Tuesday, July 30, 2013

Random thoughts and spirits

Country-folk art

Recently, I went to a Mexican restaurant in San Rafael for lunch. All along the walls were rustic face masks. I didn't get the impression that they were of Mexican origin. They reminded me of old rural European folk art. They were like a rustic type of art. Something that you might see on a fence in the countryside. In other words, a crude type of outdoor country art. Even if they were Mexican, they would have been from a European face mask tradition.

I suspect that the owner purchased them somewhere, feeling that they would liven up the place. They sure did. You can't help but notice them. I recall some were like the image of "Pan," with horns, or maybe like a stereotypical old "country woman" face. I think some were of animals. With Mexican art like that, that I have seen, the faces look "Mexican or Mayan." These seemed much more old rural European. Something that could have been observed in the semi-pagan European countryside--perhaps on a fence or barn--maybe 700 years ago.

There really is something to be said of the crudely beautiful country art. Not trashy, but rustic! Rustic is like an old barn, while trashy is like "junk all over." Rustic is like nature. I think of Brescian history. The southern urban Brescians were fine artisans; while the people of the northern Alpine "Tre Valli Bresciane" (Camunians, Sabines, Trumpilinians) were more in tune with country folk art. Venetian masks are different, as they are more of a fine craft.


Rabbit's feet?

I remember as a young boy, that I had a red rabbit's foot. I may have gotten it in some gift shop in Wyoming. I was one of my prized possessions, as I kept it in that special box with those types of items. Somehow I lost it over the years. A rabbit's foot is an old pagan symbol for good luck. I was thinking recently, are rabbit's feet somehow immoral? A rabbit isn't an animal that humans regard as special, like dogs, horses, or cats. We still hunt and eat them.

I like rabbits, but I don't really see them as ideal pets. They belong in the foothills and brush, so they can kick their hind legs and take off. They're ill suited for a small cage, like small pet rodents. But is there something wrong with a rabbit's foot? People have deer or other horns, which they may well have found while hiking. Unlike a horn, "fur" isn't something that one would really retrieve from an animal at the end of it's life. A rabbit's foot is sort've in-between a horn and fur.

I say it's not immoral. The question of animal furs or reptile skins will go on, but rabbits are not in any way rare. It's just too "sensitive" of us to be so perturbed by a rabbit's foot. It's not like rabbit's feet are some big industry. It's another small part of our past and history that lingers on.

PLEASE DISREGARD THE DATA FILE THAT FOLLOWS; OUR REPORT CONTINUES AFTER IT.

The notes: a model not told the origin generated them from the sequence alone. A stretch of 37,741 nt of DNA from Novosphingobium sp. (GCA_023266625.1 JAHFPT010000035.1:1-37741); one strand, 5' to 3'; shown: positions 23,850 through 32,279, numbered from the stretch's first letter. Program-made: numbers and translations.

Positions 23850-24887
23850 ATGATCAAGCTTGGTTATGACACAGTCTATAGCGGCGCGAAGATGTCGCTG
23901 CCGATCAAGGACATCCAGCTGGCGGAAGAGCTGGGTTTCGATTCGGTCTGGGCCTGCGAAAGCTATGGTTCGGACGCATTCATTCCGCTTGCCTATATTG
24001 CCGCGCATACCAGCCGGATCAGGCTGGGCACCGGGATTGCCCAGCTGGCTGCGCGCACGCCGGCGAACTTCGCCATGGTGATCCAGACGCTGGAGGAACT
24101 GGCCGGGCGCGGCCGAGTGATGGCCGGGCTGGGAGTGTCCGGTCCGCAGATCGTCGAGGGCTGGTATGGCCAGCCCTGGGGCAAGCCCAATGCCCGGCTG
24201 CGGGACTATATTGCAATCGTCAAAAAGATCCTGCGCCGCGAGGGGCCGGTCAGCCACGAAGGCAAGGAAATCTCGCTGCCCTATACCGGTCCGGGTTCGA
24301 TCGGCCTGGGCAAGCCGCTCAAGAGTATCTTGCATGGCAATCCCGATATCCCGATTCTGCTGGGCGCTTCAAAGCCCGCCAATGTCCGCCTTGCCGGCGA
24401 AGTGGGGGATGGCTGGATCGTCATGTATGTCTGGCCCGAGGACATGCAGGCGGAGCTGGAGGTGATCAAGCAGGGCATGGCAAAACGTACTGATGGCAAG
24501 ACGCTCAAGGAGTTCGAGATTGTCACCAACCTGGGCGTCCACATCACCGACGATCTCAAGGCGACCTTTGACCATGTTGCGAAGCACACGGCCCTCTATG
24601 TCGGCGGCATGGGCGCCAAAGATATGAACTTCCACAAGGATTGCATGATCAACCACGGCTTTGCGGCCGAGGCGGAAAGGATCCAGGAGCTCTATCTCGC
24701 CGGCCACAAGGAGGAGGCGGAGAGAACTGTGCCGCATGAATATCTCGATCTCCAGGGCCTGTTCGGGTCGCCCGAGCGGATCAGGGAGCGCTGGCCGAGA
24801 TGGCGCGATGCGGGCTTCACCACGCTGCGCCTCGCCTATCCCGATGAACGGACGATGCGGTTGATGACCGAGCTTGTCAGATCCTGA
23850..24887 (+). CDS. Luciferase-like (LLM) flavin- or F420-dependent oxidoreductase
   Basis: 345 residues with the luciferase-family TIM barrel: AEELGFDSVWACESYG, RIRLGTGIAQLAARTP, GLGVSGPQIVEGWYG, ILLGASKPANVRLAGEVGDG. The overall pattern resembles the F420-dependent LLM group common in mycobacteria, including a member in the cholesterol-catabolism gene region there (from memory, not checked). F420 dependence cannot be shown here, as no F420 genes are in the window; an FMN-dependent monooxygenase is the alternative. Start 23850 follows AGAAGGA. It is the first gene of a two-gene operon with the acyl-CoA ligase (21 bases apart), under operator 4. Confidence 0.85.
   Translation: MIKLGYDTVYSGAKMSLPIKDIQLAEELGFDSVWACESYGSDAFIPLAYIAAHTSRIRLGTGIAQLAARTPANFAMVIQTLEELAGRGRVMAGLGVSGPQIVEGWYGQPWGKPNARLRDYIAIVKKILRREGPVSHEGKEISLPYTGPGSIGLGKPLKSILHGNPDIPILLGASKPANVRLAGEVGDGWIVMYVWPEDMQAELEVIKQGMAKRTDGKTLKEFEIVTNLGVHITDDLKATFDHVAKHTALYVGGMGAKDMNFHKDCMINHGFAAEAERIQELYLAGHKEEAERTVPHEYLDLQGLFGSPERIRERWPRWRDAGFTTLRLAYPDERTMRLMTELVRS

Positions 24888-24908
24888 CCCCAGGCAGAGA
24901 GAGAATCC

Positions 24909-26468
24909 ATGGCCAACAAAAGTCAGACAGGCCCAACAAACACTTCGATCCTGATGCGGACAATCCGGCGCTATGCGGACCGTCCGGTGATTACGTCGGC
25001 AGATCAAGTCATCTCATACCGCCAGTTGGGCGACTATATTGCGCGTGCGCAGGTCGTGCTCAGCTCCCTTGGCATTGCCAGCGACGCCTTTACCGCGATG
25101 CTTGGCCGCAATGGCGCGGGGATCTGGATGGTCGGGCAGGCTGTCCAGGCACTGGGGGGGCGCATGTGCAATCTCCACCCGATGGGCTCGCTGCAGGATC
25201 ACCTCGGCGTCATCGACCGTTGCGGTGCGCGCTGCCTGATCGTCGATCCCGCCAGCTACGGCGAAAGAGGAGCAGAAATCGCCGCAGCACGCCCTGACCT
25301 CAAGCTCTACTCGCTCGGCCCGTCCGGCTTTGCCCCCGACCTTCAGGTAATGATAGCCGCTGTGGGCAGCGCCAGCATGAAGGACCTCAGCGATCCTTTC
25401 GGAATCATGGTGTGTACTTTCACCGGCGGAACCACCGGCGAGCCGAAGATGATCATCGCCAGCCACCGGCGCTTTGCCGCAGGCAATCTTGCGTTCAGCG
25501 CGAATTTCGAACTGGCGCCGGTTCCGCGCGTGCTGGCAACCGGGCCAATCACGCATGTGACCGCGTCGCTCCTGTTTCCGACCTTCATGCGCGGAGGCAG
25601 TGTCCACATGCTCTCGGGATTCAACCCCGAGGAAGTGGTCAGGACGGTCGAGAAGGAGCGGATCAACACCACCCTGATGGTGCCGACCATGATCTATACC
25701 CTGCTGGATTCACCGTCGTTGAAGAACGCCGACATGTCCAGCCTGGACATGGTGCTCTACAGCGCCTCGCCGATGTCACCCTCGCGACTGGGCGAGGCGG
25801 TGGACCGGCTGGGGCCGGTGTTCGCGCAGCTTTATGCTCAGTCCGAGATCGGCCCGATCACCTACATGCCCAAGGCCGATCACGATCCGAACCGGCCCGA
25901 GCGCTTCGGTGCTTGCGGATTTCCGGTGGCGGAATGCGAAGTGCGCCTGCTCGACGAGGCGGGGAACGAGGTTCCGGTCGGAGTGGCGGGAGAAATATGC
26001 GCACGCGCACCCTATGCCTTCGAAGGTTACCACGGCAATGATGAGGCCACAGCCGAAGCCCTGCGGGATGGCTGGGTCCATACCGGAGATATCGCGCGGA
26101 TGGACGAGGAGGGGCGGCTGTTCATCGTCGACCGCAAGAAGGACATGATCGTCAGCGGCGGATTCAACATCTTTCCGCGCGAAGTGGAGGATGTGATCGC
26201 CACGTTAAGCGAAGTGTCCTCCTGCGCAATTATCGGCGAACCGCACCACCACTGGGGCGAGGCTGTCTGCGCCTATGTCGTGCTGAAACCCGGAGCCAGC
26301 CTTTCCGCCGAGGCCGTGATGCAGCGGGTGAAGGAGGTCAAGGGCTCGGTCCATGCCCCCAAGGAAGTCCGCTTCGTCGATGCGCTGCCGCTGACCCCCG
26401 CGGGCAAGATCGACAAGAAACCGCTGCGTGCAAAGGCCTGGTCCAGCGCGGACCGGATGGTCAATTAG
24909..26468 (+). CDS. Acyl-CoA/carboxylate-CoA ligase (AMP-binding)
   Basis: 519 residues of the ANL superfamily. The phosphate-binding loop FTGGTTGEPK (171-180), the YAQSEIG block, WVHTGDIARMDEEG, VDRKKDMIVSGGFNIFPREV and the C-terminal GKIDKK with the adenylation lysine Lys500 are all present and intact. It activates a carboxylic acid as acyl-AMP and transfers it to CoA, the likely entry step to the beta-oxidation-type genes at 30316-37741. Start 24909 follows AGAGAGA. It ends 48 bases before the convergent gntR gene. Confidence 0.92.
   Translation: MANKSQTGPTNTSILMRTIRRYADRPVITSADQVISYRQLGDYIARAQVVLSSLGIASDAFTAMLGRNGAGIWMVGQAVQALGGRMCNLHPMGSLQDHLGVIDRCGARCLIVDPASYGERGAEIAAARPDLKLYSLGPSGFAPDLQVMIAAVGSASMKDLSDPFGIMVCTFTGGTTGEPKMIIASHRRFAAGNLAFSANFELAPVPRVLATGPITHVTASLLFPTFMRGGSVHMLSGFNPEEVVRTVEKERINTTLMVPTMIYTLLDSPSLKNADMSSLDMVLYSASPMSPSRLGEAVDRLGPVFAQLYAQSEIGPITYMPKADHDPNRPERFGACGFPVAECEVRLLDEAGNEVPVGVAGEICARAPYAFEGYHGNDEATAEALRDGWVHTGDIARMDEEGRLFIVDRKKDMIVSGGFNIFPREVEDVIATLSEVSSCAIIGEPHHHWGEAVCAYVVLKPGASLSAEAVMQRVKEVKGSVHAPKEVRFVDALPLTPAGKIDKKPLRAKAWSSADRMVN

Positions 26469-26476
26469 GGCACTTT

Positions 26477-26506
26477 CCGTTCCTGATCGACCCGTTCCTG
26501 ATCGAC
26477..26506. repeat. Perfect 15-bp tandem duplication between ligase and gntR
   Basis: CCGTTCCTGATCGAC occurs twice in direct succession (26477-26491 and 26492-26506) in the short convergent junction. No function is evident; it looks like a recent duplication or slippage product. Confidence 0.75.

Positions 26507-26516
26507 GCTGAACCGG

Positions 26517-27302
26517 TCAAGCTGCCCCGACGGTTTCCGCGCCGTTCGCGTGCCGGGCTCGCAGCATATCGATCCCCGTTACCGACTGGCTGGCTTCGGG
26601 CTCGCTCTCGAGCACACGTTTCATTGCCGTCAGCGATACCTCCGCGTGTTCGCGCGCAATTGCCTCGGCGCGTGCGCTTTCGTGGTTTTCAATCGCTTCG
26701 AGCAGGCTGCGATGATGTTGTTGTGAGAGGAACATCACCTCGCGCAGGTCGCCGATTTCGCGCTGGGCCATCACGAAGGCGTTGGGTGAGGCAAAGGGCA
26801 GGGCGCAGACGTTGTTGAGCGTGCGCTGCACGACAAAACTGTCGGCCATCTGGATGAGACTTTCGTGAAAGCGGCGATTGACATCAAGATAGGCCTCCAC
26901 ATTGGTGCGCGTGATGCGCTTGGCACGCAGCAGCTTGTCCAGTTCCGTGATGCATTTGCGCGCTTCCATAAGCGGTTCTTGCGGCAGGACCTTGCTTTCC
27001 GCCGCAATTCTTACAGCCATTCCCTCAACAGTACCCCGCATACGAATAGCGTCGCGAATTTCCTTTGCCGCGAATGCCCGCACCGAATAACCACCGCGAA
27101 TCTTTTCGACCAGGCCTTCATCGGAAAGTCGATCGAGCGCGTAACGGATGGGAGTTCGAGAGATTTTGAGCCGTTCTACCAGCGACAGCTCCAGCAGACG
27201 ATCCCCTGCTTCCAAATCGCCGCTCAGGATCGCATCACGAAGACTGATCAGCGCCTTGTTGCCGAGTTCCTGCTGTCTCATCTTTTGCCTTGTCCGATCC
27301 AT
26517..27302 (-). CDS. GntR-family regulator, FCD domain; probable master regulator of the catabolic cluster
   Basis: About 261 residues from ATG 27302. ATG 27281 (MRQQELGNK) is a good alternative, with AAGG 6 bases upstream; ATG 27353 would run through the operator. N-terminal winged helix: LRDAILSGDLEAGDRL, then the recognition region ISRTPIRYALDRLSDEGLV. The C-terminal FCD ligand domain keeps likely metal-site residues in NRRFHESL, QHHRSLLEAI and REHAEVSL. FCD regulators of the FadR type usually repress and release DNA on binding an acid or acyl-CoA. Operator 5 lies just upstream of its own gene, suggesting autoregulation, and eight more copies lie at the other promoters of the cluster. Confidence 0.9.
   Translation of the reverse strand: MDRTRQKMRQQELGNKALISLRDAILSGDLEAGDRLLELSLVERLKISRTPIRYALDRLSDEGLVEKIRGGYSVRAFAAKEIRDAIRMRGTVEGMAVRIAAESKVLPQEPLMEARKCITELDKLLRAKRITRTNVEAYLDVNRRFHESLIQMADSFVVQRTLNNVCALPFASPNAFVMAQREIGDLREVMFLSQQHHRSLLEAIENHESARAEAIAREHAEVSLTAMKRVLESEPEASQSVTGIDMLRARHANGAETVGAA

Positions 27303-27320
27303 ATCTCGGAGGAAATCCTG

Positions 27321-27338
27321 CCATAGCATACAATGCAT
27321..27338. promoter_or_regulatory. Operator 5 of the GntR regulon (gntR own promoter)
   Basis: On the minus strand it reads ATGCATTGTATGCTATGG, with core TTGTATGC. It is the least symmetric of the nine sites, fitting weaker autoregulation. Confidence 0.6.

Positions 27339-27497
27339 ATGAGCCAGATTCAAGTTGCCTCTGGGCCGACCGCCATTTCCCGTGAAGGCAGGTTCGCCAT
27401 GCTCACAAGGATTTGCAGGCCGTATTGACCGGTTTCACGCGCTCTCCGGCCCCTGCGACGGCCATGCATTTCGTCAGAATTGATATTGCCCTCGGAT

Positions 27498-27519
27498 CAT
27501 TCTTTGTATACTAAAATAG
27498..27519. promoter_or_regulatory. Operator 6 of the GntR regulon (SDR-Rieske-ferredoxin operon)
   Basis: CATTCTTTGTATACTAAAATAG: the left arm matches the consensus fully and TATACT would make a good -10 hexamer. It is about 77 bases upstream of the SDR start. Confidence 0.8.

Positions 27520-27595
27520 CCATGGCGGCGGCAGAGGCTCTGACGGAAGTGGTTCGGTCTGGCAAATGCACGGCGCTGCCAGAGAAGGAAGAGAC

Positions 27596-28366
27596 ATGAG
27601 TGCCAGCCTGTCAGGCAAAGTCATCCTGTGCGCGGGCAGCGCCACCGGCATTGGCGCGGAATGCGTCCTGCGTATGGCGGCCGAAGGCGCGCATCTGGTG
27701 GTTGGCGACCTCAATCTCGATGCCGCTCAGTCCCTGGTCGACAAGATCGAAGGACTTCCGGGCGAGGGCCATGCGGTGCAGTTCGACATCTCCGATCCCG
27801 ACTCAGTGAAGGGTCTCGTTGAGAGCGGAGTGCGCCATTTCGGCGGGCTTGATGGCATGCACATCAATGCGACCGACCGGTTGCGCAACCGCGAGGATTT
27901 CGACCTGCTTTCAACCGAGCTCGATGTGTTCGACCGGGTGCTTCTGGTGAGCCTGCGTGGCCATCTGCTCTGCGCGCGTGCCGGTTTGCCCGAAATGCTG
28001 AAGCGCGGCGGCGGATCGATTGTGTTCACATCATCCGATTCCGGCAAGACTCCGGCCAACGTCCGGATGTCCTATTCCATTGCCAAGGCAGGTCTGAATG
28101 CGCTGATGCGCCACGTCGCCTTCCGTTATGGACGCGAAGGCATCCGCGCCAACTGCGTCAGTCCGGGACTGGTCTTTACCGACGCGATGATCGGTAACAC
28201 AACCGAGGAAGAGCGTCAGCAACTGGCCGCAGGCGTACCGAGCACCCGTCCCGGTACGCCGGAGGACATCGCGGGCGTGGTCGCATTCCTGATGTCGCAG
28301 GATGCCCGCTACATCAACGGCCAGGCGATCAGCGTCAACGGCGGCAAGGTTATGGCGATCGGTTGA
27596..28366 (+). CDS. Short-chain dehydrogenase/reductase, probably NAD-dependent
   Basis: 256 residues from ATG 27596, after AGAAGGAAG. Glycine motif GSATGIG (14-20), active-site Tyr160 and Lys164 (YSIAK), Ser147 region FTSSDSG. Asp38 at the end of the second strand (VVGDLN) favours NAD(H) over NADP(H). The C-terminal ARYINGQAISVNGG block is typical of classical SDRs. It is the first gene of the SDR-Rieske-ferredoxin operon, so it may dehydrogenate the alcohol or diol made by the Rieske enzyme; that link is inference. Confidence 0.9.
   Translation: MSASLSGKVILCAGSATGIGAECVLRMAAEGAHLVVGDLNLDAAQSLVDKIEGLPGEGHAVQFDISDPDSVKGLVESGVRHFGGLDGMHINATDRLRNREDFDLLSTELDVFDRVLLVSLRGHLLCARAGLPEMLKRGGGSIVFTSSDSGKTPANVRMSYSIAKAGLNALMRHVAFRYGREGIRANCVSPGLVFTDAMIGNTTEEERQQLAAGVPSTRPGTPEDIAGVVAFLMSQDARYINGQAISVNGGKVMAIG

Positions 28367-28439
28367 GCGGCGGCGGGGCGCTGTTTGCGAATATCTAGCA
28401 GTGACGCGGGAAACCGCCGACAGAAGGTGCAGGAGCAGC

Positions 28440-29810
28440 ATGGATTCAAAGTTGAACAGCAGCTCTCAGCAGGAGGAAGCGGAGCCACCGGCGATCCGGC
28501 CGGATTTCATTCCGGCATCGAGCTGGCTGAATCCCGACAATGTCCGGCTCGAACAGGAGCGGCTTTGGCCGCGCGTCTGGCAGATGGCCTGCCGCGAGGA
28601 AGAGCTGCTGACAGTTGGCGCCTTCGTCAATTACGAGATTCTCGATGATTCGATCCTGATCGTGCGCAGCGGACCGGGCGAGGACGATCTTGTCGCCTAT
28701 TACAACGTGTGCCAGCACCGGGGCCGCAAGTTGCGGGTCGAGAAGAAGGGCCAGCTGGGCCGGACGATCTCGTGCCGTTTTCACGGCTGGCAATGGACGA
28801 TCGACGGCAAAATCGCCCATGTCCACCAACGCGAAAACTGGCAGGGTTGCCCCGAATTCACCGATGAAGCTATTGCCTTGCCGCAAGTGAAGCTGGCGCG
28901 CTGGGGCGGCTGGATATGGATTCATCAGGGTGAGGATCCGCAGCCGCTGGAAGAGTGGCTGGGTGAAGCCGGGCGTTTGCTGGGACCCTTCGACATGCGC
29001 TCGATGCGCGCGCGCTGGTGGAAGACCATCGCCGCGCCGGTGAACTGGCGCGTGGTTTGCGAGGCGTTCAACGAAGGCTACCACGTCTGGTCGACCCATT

Daily synchronicity

One evening several weeks ago, I ran across a book in pdf form entitled 'Miners, merchants, and midwives: Michigan's Upper Peninsula Italians' (Magnaghi; 1987). The Upper Michigan Italians were almost all from the north, and have a history even going back to the 1860s. The book is out-of-print, and used copies are very expensive. My family migrated to the Montreal River area with other immigrants from Lombardy. Reading a bit about that history was very fascinating to me. Although solidly Catholic, some women of the community gained a reputation as practitioners of folk medicine, brought with them from rural Alpine villages. A leftover from the "La Vecchia Religione" of the ancients.

The very next morning, I was driving and thinking about a part of the book where it talked about Upper Michigan immigrants who came from around the Valtellina north of Val Camonica, Trento, and the Südtirol. Just as I'm about to park, still engrossed in this particular section of the book that I had read the night before, I look at the bumper of the car directly in front of me.... and I see an old sticker with a red eagle, which read "Tyrol!" That particular coat-of-arms was of the German Tirol, but I would lean towards a synchronistic connection for me there.


An animal message?

Animals are a way for the goddesses and gods to communicate with us, as has been covered here before. A couple of weeks ago I was sitting on a deck overlooking a vast hillside, having a beer. The occasion was the finalization of a long-range plan for a business. As I was sitting there, a small bird landed right on the railing. I can state conclusively that it was within two feet from me! It chirped, and remained there for about ten seconds before flying off.


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